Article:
FOR IMMEDIATE RELEASE: July 22, 2019
Jodie Medeiros, Executive Director, Walk SF, firstname.lastname@example.org, 415-596-1580 (cell)
Marta Lindsey, Communications Manager, Walk SF, email@example.com, 617-833-7654 (cell)
Courtney McDonald, Supervisor Matt Haney’s Office, firstname.lastname@example.org, 858-663-0564 (cell)
Brian Wiedenmeier, Executive Director, San Francisco Bicycle Coalition, email@example.com, 415-568-1913 (cell)
Two horrific pedestrian deaths within four days; advocates call on City to declare state of emergency for traffic safety
Safe streets advocates will gather tomorrow at 9:00AM at City Hall to demand action
At Walk San Francisco we are sickened and heartbroken about the precious human life lost in yesterday’s crash at Taylor Street and O’Farrell.
Our hearts go out to Benjamin Dean’s family and community, and especially his wife, Kelly Dean, who is critically injured from the crash.
“Within four days, we have seen two pedestrians die in ways that are beyond the pale,” said Jodie Medeiros, executive director of Walk San Francisco. “The City needs to declare a state of emergency for traffic safety.”
Last Thursday just a few blocks from yesterday’s crash, Michael Evans was hit while walking and dragged for blocks by a commercial big rig. He died that day.
“This is a crisis. People are dying on our streets. We need proactive and immediate traffic safety changes throughout the Tenderloin to save lives now,” said Supervisor Matt Haney, who represents and lives in the neighborhood. “These are neighborhood streets. We aren’t a freeway. Our streets should be two-way, with narrow lanes, leading pedestrian intervals, pedestrian scrambles, and red light cameras to keep speeds low and people safe.”
“Are we as a city going to let this go on?” asked Medeiros. “Or will this be the moment we come together to make the kinds of changes on our streets that will prevent these tragic unnecessary deaths?”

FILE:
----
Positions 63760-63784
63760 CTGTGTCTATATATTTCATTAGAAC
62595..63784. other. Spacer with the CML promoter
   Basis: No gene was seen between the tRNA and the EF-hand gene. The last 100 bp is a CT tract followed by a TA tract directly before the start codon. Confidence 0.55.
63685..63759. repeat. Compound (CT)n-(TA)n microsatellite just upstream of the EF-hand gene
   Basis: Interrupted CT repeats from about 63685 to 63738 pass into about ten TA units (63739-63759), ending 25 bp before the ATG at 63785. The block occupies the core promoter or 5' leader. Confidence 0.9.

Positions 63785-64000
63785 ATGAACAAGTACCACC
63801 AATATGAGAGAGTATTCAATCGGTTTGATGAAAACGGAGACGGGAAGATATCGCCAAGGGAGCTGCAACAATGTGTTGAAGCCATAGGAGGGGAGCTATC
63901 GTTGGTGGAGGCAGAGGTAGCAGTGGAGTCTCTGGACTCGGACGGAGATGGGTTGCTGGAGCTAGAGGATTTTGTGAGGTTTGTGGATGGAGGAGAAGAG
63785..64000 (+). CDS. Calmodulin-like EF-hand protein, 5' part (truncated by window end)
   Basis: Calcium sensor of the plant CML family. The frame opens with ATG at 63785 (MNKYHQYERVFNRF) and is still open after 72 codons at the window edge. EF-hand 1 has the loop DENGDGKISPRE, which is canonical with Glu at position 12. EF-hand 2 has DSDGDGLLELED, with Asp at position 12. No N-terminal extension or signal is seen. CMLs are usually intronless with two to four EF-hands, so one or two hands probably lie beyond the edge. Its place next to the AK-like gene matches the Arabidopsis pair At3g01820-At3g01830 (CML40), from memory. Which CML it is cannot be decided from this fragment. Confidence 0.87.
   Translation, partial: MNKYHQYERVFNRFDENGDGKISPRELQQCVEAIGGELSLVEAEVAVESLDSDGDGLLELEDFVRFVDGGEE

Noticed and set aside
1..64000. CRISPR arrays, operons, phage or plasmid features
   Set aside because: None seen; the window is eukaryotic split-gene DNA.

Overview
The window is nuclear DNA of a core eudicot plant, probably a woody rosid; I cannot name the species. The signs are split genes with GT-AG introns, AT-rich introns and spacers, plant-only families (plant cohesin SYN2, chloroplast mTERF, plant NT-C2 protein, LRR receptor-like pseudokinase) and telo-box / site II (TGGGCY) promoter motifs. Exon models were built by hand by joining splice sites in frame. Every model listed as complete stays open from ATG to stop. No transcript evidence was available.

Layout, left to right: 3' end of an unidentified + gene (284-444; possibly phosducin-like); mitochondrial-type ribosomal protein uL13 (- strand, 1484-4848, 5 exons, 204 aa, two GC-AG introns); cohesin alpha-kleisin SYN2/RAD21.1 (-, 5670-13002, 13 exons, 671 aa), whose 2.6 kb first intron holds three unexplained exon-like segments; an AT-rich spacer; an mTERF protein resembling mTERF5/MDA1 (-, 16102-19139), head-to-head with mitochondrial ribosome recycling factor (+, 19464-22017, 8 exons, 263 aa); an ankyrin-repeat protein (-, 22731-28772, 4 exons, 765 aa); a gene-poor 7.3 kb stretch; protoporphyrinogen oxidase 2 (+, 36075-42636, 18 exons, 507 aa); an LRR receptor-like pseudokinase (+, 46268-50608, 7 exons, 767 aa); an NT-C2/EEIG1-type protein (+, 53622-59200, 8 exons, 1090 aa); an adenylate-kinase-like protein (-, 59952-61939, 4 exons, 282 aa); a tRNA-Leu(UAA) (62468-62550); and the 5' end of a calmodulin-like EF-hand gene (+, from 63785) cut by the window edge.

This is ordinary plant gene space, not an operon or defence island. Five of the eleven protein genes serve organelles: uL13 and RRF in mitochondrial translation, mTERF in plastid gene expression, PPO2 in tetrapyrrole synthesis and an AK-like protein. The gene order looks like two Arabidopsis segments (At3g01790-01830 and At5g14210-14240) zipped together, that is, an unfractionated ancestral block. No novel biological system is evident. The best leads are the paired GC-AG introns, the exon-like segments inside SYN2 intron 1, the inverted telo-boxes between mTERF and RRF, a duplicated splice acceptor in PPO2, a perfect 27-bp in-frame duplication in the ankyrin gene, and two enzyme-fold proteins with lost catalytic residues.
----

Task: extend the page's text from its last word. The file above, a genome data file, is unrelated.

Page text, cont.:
Walk San Francisco, the San Francisco Bicycle Coalition, and Supervisor Haney together with other safe streets advocates including Supervisor Matt Haney and the San Francisco Bicycle Coalition, will gather at the steps of City Hall tomorrow, July 23, at 9:00AM to call on city leaders to declare a state of emergency for traffic safety and take urgent action.
The number of threats faced by people walking is unprecedented in San Francisco. There are tens of thousands more cars and trucks on the streets than even just a few years ago. Dangerous driving behavior is all too common, and not enforced like it needs to be. And the City needs to look at the penalties for lawless and deadly driving.
“San Francisco must become a city where dangerous driving is simply not tolerated, on any street, at any time,” said Medeiros. “This is possible, but the City must act quickly and aggressively to move this direction.”
The City must take several actions simultaneously to address the state of emergency for traffic safety on our streets. This includes:
- Applying the same prosecutorial scrutiny to deaths from traffic violations as other deaths by violent means receive.
- Immediate increased enforcement by the San Francisco Police Department to reach its target of issuing 50% of traffic citations to the five most common causes of collisions and injuries. (SFPD are not yet meeting this goal; in FY 2017-2018 the SFPD was at 44%.)
- Immediate action to bring speed safety cameras to San Francisco. (For comparison, New York City will have 750 speed cameras installed at school zones by this time next year.)
- Immediate action to bring lower speed limits to all San Francisco streets. We think that 20 is plenty on all residential streets, which would include most streets in the Tenderloin. The speed limits on commercial streets should also be looked at, considering many are designated high-injury and have very high numbers of people walking and biking on them.
- An analysis of all severe and fatal traffic crashes in the past five years to identify root causes and recommendations for preventative actions.
- Installing additional red light cameras at many more major high-injury intersections (there are currently only 13).
- Designing all safety projects on the high-injury network to reach the highest possible standards, prioritizing people over vehicles.